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Since the pandemic emerged, mental health experts have warned the stressors of uncertainty, isolation, loneliness and fear of infection, combined with prolonged severe lockdowns and loss of employment, would be damaging to mental health. 

To some extent, they were right: Lifeline received a record-high number of calls on Monday from people seeking health advice — 3345 callers, the highest volume in the organisation’s 58-year history.

Mental health has been waning. ABS data shows that between April 2020 and June 2021, there have been huge fluctuations in Australians’ emotional and mental wellbeing. In June 2021, one in five Australians reported experiencing high or very high levels of psychological distress in the last four weeks. While the proportion of Australians experiencing these feelings decreased between August 2020 and November 2020, there has been little change since then.

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But there’s another story to tell, and that involves identifying what has helped people to cope with the psychological stressors posed by COVID-19. 

Research by myself and my colleague Sophie Lewis, which is currently under review, has illuminated how Australians who were already living with a diagnosis of mental illness experienced the first national lockdown, which began in March 2020. 

From extensive phone interviews, we built detailed case studies which demonstrated not only how mental health worsened but, perhaps surprisingly, how well some people coped with the anxieties and fears that many Australians felt during this early period of the pandemic. 

People with obsessive compulsive disorder, social anxiety, depression and agoraphobia reported that their mental health deteriorated initially. Messages about hygiene and distancing from other people made them feel uncomfortable in public places. 

But in some cases, these people were able to manage them successfully. Having access to their therapists using telepsychology was an important source of support for these people. It meant that they could continue their treatment with a familiar therapist. Even though the therapy was now offered online, it was still helpful.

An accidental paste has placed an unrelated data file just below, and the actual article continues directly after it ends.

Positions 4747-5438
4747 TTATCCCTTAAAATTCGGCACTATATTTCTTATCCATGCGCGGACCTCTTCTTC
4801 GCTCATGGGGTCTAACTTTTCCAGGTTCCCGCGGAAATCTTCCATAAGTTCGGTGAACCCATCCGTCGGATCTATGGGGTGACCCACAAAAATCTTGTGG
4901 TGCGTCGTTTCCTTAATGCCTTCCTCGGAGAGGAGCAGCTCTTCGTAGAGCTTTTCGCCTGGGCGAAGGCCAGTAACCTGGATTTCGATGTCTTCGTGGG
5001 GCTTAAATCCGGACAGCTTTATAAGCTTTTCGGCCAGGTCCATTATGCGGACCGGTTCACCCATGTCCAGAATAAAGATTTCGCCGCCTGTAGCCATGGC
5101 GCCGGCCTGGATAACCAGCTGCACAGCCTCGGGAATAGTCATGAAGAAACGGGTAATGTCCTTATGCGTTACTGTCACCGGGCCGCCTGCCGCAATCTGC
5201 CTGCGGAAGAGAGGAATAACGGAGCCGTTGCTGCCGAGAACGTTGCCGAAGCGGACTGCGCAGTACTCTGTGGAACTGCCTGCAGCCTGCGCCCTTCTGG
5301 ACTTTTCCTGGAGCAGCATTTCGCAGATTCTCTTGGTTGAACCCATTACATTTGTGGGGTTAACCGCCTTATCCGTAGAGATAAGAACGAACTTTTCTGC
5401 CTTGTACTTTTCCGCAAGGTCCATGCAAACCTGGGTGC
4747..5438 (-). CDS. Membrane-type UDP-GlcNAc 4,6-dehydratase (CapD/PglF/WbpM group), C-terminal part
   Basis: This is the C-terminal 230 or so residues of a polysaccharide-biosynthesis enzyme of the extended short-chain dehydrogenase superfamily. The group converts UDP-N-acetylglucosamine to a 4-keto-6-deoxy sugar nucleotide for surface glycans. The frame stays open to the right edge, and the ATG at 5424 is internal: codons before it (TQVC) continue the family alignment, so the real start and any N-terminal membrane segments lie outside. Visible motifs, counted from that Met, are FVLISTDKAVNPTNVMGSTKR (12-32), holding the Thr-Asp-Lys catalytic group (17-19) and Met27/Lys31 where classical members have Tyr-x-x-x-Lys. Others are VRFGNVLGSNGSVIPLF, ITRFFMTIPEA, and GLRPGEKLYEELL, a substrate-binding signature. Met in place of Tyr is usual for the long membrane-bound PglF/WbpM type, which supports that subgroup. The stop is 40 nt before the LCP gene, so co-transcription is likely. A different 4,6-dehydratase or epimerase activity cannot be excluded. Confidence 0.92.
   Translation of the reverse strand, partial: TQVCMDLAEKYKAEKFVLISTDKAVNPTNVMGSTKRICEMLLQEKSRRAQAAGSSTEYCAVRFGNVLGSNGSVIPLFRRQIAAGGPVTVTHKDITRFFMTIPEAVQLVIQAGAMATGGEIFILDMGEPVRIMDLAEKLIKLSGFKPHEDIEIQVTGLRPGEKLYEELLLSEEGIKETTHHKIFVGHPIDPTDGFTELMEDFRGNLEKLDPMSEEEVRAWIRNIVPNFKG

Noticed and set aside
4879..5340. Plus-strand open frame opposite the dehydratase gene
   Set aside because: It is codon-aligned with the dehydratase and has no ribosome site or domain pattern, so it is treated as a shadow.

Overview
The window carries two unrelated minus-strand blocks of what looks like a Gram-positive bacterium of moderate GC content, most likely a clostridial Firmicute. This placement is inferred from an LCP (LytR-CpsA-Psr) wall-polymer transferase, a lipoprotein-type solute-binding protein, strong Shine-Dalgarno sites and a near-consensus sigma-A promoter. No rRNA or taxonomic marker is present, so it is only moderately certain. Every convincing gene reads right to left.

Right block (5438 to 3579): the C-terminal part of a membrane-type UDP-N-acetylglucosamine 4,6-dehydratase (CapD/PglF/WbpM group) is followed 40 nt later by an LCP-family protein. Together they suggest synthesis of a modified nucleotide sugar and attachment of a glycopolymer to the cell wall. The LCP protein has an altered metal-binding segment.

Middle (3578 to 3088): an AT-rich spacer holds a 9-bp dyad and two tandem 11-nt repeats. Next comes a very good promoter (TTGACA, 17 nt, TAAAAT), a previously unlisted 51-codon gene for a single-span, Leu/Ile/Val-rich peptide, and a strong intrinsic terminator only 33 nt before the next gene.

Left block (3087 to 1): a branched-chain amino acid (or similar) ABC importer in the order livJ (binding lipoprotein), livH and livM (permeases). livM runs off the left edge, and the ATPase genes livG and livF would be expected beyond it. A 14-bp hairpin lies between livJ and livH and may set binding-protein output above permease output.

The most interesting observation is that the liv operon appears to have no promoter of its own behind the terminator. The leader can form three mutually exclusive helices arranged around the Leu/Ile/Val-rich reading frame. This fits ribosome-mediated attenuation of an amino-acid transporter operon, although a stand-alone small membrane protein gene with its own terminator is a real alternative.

People also mentioned that having already lived with mental health distress in the past meant that they were better equipped to deal with it when COVID-19 erupted. In some cases, they were able to offer support to their friends or family members using the skills they had acquired. This support in turn helped people to feel as if they were building on their social relationships. They gained psychological benefits from helping others.

Many Australians have found that using video-call or messaging apps and social media has helped them maintain social connections with friends and family and alleviate loneliness. This was also the case for our participants, whether or not they were living with a mental health condition. 

While social media sites such as Facebook are often subject to criticism, they were an important way that people were able to keep in touch with others, helping them feel less isolated. 

Companion animals also offered a vital source of comfort and company for people, including those with mental illness. In the absence of being able to touch other people, dogs or cats offered warm-blooded affection. As one of our participants remarked, “I’d be lost without my cat”.

While many people’s mental health has been impacted by the pandemic, those with the tools to cope have fared better than expected, enabling them to help those with less experience in managing their mental wellbeing.

Deborah Lupton is a Professor in the Centre for Social Research in Health and the Social Policy Research Centre and Leader of the Vitalities Lab at UNSW.

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Peter Fray
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